Photo credit: Juan Gama de Cossío  

 

What does a drop in the ocean mean for you? Something small? Insignificant? I think about this a lot. Once upon a time big change came from powerful leaders. Now it is coming from many places and many people.

As a CEO of large organisations for some time, it has been clear to me that the opportunity given to senior leaders to open the pathway for change is immense if you are willing to let others share the leadership. It was apparent to me on the Homeward Bound expedition, as I could see how so many leaders were enabled by being brought together to illustrate the collective possibility of bringing greater change to our planet.

I believe that leadership is both action and reflection and it is a long-term race. It requires collaborations. There are many benefits for a leader to do this  ̶  to learn to accommodate diverse ideas and people to move ahead with much more sustainable solutions that apply to many people and places.

I spent several weeks in Antarctica with 100 women with a STEMM background, chosen from some 36 nationalities and as many sciences, to be part of Homeward Bound, a ground-breaking global leadership initiative for the greater good. I am reminded of an Ethiopian saying, “when spiders unite, they can tie up a lion”. These women are leaders in their own right, and they are working, listening, learning and committing to being in a collective space, in preserving the heritage of our world.

When you are in Antarctica ‘a drop in the ocean’ has many meanings. Clearly, that is what we are, a tiny spec of humanity on a ship in a very big space where Mother Nature rules. But also, I think about how oceans are formed, so many drops of water that come together as an ocean. This is what I saw happening on the ship with the women.

In Antarctica the cost of climate change is very apparent, even though the whole is still largely untouched by human hand. Since experiencing Antarctica, we are all in awe of this place and that it is worth protecting. We are also all very aware of, open eyed to, what is happening in our own backyards, in our countries, institutions, and our own lives.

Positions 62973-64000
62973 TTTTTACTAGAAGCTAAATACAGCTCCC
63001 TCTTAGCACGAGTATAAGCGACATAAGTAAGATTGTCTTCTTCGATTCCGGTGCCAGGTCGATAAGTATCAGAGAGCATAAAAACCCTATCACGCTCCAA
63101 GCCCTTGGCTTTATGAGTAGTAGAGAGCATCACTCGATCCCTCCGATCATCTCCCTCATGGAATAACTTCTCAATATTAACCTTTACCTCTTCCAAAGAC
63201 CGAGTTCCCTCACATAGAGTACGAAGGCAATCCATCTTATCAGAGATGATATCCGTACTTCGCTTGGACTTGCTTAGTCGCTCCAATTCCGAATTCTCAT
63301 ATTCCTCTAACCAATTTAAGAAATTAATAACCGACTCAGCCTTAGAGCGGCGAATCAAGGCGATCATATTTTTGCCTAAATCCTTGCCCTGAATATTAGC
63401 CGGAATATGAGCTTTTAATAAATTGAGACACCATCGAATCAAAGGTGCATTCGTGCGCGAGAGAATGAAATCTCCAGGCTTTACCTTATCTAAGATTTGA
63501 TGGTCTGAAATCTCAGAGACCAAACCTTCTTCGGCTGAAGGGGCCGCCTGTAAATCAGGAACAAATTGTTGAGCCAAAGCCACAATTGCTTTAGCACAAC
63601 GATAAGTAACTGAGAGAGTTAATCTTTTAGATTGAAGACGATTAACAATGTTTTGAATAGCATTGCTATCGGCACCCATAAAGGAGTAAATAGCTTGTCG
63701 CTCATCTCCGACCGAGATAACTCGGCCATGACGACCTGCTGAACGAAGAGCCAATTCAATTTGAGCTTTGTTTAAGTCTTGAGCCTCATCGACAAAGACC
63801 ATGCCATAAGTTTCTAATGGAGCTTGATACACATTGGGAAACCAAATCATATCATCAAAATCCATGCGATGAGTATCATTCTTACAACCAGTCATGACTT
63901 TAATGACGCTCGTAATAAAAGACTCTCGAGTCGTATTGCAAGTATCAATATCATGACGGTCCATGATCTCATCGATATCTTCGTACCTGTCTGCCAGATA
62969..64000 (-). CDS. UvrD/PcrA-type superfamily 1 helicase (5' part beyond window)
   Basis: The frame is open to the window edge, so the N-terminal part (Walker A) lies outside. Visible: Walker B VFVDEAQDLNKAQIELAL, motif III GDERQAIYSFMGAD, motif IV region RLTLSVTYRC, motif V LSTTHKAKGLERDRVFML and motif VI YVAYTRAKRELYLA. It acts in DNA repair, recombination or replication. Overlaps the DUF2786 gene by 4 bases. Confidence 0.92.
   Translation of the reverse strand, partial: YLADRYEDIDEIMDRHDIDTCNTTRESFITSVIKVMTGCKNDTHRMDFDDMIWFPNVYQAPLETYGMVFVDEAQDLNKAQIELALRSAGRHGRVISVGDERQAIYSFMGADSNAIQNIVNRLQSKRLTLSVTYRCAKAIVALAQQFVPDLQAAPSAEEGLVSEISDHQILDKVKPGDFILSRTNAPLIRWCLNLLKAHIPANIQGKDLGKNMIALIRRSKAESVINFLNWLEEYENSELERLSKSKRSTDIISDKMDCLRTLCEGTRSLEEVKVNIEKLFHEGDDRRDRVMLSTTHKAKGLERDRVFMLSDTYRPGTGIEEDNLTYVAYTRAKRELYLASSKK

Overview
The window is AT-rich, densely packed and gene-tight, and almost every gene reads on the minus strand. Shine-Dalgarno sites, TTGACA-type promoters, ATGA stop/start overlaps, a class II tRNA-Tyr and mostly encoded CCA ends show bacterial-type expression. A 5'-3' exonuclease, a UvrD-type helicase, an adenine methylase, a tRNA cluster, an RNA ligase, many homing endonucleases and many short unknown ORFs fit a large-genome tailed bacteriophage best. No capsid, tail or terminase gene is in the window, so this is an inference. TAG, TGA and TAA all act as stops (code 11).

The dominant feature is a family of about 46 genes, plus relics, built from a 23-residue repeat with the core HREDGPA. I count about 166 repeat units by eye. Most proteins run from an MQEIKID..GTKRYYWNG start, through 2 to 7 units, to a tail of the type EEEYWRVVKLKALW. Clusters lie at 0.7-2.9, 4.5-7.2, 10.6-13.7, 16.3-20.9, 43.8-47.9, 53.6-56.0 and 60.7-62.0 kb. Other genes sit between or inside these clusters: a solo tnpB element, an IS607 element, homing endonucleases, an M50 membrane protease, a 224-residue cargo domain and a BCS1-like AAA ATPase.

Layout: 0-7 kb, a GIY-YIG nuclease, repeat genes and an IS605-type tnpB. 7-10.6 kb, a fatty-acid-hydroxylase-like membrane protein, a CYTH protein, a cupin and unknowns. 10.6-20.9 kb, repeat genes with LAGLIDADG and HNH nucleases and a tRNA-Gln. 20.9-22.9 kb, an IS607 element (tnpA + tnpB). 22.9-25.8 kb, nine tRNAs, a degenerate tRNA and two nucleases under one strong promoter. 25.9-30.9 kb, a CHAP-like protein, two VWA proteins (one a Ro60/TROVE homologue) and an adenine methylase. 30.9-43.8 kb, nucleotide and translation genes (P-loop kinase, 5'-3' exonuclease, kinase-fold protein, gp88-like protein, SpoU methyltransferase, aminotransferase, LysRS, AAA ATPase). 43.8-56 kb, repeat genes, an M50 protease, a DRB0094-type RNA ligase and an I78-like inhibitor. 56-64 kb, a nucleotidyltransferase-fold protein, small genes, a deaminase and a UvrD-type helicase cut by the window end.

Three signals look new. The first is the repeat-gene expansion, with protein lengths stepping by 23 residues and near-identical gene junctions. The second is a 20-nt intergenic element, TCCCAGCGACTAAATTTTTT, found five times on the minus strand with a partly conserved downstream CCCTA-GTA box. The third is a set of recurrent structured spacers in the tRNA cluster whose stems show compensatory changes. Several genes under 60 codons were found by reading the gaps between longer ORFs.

There were moments every day where we were stilled in our shared joy of this beautiful landscape. It deserves to be whole. We saw the many animals that go there in summer to feed on the mass of krill, reproduce and then leave.

At the same time, it is not impossible to see how this wholeness is endangered by what is happening in the world at large. We have learned about the retreat of the glaciers resulting from global warming, the movement south of Adélie Penguins for whom the northern end of the Antarctic Peninsula is increasingly not cold enough, and about the risk of contamination resulting from the exploding tourist industry.

We also now comprehend, as only this shared time can enable, the significant cost to the world itself as this frozen land changes. For me, as an African leader, it was a realisation that if we do not preserve this place, if we do not value its wholeness for Mother Earth, then the lion in the Okavango in Namibia will suffer with the sea lion in Antarctica, the elephants in Amboseli in Kenya will suffer with the elephant seals that inhabit this frozen wilderness.

Musimbi Kanyoro onboard the Hebridean Sky as part of the Homeward Bound 4 voyage to Antarctica. Photograph: Will Rogan

 

As I observed and travelled with these scientists, my place as a CEO over the last 18 years became very vivid. What does it take to sustain hope and carry on the vision, both from the front and the back?  What does it take to sustain hope in these leaders, so they remain focused on the contribution they will make through their leadership?